Story - 2ND PLACE WINNER: Michal Siarek
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The very first thing that I saw in Skopje was the construction of a 25-meter tall figure of a warrior on horseback which, from what I later found out, was the statue of Alexander the Great.
In 2010 the government of the Former Yugoslav Republic of Macedonia started an extensive project to revamp first the capital and then the entire country into the sense of connection with its alleged ancient roots. Alexander the Great, one of the most recognised and powerful rulers in the history was acclaimed the father of present Macedonian nation. However, modern Macedonia is a young post-Yugoslav, poorly developed country.
Greece was strongly opposing any claims of the piece of history that, they believe, is exclusively Greek heritage. In order to protect its cultural consistence the government blocked foreign policy of the neighbour affecting isolation of the Republic of Macedonia.
Dream of the lost nobility was the spark that ignited minds on the both sides of the border. Over 2000 years after the collapse of the empire two countries started the dispute of origins and history as distant as illusory. But generations already been born as Macedonians, within two countries and three geographical Macedonias.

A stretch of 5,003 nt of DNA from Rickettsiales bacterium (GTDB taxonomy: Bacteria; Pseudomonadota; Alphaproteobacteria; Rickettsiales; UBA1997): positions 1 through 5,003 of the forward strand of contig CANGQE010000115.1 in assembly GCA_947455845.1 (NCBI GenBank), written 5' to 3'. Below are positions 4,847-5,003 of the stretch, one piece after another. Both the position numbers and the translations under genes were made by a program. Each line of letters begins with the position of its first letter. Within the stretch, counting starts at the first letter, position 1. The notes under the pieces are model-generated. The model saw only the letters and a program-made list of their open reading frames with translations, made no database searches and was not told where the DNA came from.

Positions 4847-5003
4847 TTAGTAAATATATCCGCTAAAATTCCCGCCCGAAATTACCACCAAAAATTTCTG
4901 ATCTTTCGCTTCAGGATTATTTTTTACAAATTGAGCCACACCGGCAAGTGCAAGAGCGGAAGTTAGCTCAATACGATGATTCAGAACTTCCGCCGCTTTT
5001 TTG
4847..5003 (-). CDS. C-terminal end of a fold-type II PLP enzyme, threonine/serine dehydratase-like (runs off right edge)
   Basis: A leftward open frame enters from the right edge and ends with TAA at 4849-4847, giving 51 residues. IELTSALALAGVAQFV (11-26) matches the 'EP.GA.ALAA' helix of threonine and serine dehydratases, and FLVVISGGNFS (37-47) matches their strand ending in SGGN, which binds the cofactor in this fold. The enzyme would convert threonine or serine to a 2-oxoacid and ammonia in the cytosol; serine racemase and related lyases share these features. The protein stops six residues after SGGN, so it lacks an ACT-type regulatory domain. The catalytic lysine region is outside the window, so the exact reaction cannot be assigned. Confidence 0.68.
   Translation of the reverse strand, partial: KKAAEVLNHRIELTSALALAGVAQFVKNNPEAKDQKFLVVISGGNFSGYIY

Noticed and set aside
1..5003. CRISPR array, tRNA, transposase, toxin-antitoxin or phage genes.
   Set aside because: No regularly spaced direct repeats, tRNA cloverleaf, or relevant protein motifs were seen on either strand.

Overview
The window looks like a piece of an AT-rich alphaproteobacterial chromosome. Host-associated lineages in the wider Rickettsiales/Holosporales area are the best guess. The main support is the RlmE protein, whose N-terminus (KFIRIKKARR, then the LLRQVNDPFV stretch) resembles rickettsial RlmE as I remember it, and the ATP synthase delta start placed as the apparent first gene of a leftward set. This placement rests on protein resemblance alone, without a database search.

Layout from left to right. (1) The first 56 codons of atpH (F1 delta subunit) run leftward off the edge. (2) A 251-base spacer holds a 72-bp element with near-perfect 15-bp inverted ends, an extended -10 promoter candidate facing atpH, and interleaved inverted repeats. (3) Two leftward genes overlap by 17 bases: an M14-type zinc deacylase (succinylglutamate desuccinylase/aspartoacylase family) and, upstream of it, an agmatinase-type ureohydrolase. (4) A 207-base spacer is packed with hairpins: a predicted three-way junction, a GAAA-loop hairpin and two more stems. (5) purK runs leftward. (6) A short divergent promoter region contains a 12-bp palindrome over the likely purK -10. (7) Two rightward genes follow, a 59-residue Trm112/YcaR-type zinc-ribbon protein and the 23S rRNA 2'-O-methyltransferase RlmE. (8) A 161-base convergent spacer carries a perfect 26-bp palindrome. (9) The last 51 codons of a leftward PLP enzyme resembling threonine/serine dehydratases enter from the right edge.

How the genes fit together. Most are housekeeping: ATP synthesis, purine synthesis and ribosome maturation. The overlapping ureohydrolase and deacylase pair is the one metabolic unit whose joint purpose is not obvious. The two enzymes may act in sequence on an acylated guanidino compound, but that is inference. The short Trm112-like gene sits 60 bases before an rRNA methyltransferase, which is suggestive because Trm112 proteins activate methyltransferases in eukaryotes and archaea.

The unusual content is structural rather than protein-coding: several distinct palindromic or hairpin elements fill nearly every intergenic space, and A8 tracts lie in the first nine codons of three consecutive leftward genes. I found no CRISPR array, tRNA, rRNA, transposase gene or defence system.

What was supposed to elevate the rising nation to its dignity broke its spine while the elected authority radicalised and began to rise concerns about the rule of the law within the country. Macedonian government engaged considerable public funds and serious propaganda apparatus to reinvent the tradition and stimulate national consciousness.
Would it be even possible to create the hybrid identity and the establishing myth to give the nation its pride, by erecting monuments made of bronze or plaster? That leads to crucial questions such as what do constitute modern nations or who owns the antiquity - which is also the foundation of the western society. However the Macedonian question remains unanswered.
Although we know the tragic destiny of the hero and the futility of his actions, surrounded by the monumental decorations made of plaster, we keep waiting for the catharsis.
Michał Siarek (1991),
Documentary photographer, student at cinematography department at PWSFTviT in Lodz, Poland. Fascinated by the Balkan Peninsula issues he spent three years on his debut essay “Alexander” focused on myths, identity and nationalism in one of the ex-Yugoslav republics. Nominee for the 2016 Joop Swart Masterclass.